Kid's books in Electronics and Coding

Post here to let others know of great places to buy components etc... online.

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Chuckt
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Kid's books in Electronics and Coding

Post by Chuckt » Mon Mar 20, 2017 12:26 pm

I was in the bookstore today looking for children's books and found:

Getting Started with Electronics: Build Electronic Circuits! (Dummies Junior) Kindle Edition
by Cathleen Shamieh (Author)

This book has 122 pages. It has some fun projects including making a pocket flashlight with an led, a resistor, some cardboard and some tape. I also saw a 555 chip in this book. It looks like a lot of fun stuff.

https://www.amazon.com/Getting-Started- ... en+shamieh

The bonus section is here online:

http://www.dummies.com/book-extras/gett ... -features/

The components they use were sourced from Tayda Electronics.


C++ for Kids (Code Babies) Board book – July 19, 2016
by Sterling Children's (Author)

https://www.amazon.com/Kids-Code-Babies ... B+for+Kids

This book looks simple enough to help give adults help in learning C so I bought it.

Garth
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Re: Kid's books in Electronics and Coding

Post by Garth » Mon Mar 20, 2017 4:34 pm

Chuckt wrote:C++ for Kids (Code Babies) Board book – July 19, 2016
by Sterling Children's (Author)

https://www.amazon.com/Kids-Code-Babies ... B+for+Kids

This book looks simple enough to help give adults help in learning C so I bought it.
I wonder if I ought to get that book! At Samuel Falvo's recommendation, I'm going through the K&R book on C. I'm over half way through (on page 125), and I can see I will never program in C. My biggest problem with it all is just that there are too many rules, and I don't always understand the examples. I have to keep referring back to other parts of the book to look up something I'm just supposed to remember but I don't remember because there's no pattern to it (which is why I have a bazillion pencil notes in the book), and that sometimes I just can't understand what it's doing at all. (I never had this problem when learning Forth.)

The C thing is causing me to be more of the opinion that some people really are destined to think more one way than another, like it's inborn, not just a matter of background. I had TI algebraic calculators before an HP RPN one, and I did a lot of BASIC also, and even took Fortran in school, before meeting Forth, yet the way I think definitely tends toward RPN and Forth. Others have some trouble with it. With those who use the calculators, they often want the stack displayed so they can see what's there. I don't need that at all, and feel that for me it would be pointless.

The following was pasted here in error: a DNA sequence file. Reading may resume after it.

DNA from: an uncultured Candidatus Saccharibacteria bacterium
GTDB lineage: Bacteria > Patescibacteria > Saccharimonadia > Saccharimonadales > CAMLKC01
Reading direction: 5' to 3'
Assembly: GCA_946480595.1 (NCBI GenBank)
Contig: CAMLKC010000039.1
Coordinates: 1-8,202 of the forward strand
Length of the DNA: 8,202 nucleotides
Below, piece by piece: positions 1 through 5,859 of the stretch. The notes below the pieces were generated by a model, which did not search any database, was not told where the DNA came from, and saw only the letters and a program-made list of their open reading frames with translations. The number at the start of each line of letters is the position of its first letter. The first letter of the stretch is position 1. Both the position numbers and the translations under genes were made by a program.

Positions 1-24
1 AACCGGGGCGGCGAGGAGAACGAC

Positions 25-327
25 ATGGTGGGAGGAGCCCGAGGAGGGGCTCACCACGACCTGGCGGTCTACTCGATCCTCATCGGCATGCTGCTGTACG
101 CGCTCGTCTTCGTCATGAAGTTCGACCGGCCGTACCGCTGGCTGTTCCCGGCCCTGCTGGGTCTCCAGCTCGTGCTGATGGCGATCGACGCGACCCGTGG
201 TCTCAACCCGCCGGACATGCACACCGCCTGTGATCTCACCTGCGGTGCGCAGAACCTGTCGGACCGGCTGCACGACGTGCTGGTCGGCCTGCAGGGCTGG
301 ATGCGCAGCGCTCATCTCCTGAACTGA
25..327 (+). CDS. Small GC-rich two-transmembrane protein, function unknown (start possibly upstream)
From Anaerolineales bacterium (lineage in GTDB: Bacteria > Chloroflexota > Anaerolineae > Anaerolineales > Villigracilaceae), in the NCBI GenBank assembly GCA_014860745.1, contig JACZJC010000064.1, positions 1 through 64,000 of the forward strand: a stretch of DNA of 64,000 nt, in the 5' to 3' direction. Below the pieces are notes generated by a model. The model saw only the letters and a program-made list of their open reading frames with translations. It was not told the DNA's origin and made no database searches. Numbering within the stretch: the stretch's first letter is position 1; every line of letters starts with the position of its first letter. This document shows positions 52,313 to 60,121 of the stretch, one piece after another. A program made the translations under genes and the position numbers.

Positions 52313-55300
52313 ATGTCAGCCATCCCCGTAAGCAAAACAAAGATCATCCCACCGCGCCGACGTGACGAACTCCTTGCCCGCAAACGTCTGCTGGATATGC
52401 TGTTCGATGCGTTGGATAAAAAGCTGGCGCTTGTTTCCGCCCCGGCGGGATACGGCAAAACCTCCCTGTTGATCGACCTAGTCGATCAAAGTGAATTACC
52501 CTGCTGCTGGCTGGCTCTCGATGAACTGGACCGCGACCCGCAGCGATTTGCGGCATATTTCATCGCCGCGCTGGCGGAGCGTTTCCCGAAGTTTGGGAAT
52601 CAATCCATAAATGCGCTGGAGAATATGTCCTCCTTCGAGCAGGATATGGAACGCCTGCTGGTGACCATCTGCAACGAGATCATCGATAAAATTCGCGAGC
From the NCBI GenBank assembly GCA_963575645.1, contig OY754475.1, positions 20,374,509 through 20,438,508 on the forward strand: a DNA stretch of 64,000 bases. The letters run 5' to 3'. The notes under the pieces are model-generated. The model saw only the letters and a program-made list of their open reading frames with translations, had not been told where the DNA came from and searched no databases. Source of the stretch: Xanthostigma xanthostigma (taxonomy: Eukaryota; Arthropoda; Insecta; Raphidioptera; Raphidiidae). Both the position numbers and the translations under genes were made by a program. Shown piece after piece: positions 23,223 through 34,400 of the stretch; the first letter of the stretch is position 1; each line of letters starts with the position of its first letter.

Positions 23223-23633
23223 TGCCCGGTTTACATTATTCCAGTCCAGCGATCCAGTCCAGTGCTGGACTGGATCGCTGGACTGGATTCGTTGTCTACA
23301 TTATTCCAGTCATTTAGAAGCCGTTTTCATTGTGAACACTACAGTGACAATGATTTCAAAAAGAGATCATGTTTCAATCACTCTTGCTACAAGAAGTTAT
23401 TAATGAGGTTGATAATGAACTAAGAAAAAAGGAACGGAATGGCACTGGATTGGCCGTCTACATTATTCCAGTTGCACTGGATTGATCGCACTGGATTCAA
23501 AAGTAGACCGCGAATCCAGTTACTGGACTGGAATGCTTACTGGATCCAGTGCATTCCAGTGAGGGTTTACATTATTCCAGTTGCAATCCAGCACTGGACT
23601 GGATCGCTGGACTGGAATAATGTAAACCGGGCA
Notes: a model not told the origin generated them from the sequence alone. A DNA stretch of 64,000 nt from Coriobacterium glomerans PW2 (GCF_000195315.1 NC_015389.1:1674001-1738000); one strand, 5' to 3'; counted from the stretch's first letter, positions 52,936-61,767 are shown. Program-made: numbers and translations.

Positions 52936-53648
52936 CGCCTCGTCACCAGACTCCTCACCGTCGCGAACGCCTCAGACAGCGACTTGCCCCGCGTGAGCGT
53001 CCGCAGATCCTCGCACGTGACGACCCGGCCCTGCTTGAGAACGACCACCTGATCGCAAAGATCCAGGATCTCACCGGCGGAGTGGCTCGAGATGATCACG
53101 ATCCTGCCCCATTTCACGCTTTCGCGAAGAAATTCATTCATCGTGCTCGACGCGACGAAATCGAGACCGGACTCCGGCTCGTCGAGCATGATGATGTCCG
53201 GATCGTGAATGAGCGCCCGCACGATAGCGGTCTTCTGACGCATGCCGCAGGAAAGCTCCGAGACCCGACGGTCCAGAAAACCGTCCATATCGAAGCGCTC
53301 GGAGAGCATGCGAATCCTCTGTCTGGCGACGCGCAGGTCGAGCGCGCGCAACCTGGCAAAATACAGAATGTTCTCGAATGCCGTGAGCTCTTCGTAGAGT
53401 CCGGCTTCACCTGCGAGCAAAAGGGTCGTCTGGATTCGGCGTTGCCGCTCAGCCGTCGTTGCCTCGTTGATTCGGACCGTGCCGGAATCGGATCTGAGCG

Following the trend line, I expect my long list of beefs with C will get even a lot longer before I'm done with the book, and I'm not sure a second read will be enough to make me successful at all. I feel pretty hopeless about it. I didn't have this problem at all when I went through Leo Brodie's book "Starting Forth" to learn Forth. Everything made sense immediately, and I took off and ran with it. When I initially met Forth in about 1989, I liked it, but I thought there were things it would not be able to do gracefully, or at all. But as I gained experience, I found that it not only can do them all, but with unimagined elegance.
http://WilsonMinesCo.com/ lots of 6502 resources

Chuckt
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Re: Kid's books in Electronics and Coding

Post by Chuckt » Mon Mar 20, 2017 10:38 pm

Garth wrote:
Chuckt wrote:C++ for Kids (Code Babies) Board book – July 19, 2016
by Sterling Children's (Author)

https://www.amazon.com/Kids-Code-Babies ... B+for+Kids

This book looks simple enough to help give adults help in learning C so I bought it.
I wonder if I ought to get that book! At Samuel Falvo's recommendation, I'm going through the K&R book on C. I'm over half way through (on page 125), and I can see I will never program in C. My biggest problem with it all is just that there are too many rules, and I don't always understand the examples. I have to keep referring back to other parts of the book to look up something I'm just supposed to remember but I don't remember because there's no pattern to it (which is why I have a bazillion pencil notes in the book), and that sometimes I just can't understand what it's doing at all. (I never had this problem when learning Forth.)
I have one of these "Dummies" books on C for programming "C".
I tried to read it on vacation but the book never clarified my questions on how the syntax worked and it seemed like the author rushed the book and doesn't know how to teach by simplifying or summarizing how to get started because he goes through too much information at once. In other words, he shouldn't write a book for those who already know.

The second problem is that I don't have time to read and if I do, I can't get through two pages without hearing my name called.

Garth
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Re: Kid's books in Electronics and Coding

Post by Garth » Thu May 03, 2018 3:05 pm

I had forgotten about this topic. I finished the K&R C book, 2nd Ed., and read part of another, and wrote on my website about my adventures of trying to learn C, at http://wilsonminesco.com/stacks/Cbeef.html .
http://WilsonMinesCo.com/ lots of 6502 resources

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